The new test measures alpha-fetoprotein (a widely-used marker used to screen individuals for hepatocellular carcinoma) directly from human serum at an estimated LoD of 3 pg/mL. The device uses a small domino-sized plastic cartridge containing a paper membrane that selectively traps protein biomarkers from biological fluids. A small droplet of blood, saliva, or urine, or even a teardrop, from the patient is dropped onto the membrane. This is followed by the droplet of gold nanoparticles, which tags the biomarkers trapped in the membrane. If the biomarkers are present, a red spot appears, signaling the patient has the disease and should seek additional testing and possible treatment.
“The concept is similar to a home pregnancy test, but instead of flowing laterally, it flows through the membrane,” said paper first-author Jennifer Granger, research associate at U. Utah. The idea for the test is a spinoff of a similar test Prof. Porter developed years ago that astronauts on the International Space Station used to test the cleanliness of their drinking water. “This is a smarter offshoot of that,” said Prof. Porter. Now that the team has proven the concept with liver cancer and built a prototype test kit, researchers plan to evaluate the technology in Mongolia in spring of 2019. The East Asian country has the highest rate of liver cancer in the world.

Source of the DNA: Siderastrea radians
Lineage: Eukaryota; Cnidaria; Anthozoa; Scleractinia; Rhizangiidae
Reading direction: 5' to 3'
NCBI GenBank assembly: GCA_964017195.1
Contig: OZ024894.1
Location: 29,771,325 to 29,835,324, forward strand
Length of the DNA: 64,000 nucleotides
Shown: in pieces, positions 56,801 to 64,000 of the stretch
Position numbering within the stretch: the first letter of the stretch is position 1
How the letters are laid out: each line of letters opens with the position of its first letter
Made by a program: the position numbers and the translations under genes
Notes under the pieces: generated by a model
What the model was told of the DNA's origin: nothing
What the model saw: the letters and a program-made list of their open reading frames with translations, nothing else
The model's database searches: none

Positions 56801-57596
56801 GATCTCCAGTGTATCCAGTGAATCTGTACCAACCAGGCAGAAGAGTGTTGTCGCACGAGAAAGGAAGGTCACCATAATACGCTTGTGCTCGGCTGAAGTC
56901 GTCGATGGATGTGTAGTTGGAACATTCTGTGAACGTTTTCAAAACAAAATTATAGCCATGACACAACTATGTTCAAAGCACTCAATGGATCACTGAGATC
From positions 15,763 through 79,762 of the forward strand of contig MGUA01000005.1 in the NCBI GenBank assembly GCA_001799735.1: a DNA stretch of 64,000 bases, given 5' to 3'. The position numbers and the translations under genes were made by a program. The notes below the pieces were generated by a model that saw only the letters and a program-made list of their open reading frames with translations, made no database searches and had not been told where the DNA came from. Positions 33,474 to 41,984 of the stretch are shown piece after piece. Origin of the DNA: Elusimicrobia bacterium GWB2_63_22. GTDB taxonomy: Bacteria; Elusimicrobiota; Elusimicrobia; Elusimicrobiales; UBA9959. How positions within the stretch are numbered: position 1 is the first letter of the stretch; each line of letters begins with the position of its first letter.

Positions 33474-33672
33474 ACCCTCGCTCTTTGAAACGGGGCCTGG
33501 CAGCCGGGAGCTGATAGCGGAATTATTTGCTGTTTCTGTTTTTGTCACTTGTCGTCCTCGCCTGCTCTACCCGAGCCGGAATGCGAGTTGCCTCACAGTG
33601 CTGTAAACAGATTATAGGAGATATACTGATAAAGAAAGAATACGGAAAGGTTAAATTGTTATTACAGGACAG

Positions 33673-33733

A handheld spectrometer manufactured by project collaborator B&W Tek (Newark, DE, USA) can analyze the membranes and measure the amounts of biomarkers present, which in the future could help determine disease severity or monitor how a patient is responding to treatment. Utah-based nutritional supplement company USANA is interested in using a form of the test for customers with certain vitamin deficiencies. “USANA has a keen interest in the ability to measure certain vitamins and biomarkers in various bodily fluids that can be related to a person’s health status,” said Mark Brown, executive director of Laboratory Sciences at USANA, “Rather than taking a blood sample and sending it off to lab for analysis, this technology could make it possible for people to do their own analysis in the comfort of their own home. Small sample size and simplicity of use are crucial components of making this a reality, and this research is a step closer to that end.”Read More Here
Cancer researchers have are warning drug developers that in about 62% of ovarian cancer cell samples levels of messenger RNA and protein did not accurately reflect changes in gene activity. High-throughput technologies have identified significant changes in patterns of mRNA expression over cancer development but the functional significance of these changes often rests upon the assumption that observed changes in levels of mRNA accurately reflect changes in levels of their encoded proteins. To test this assumption, investigators at the Georgia Institute of Technology (Atlanta, USA) examined the activity of 4,436 genes, their subsequently transcribed messenger RNA, and the resulting proteins in ovarian cancer cells donated by a single patient.
They reported in the August 15, 2017, online edition of the journal Scientific Reports that the overall correlation between global changes in levels of mRNA and their encoding proteins was low. The majority of differences were on the protein level with no corresponding change on the mRNA level. Indirect and direct evidence indicated that a significant fraction of the differences may have been mediated by microRNAs.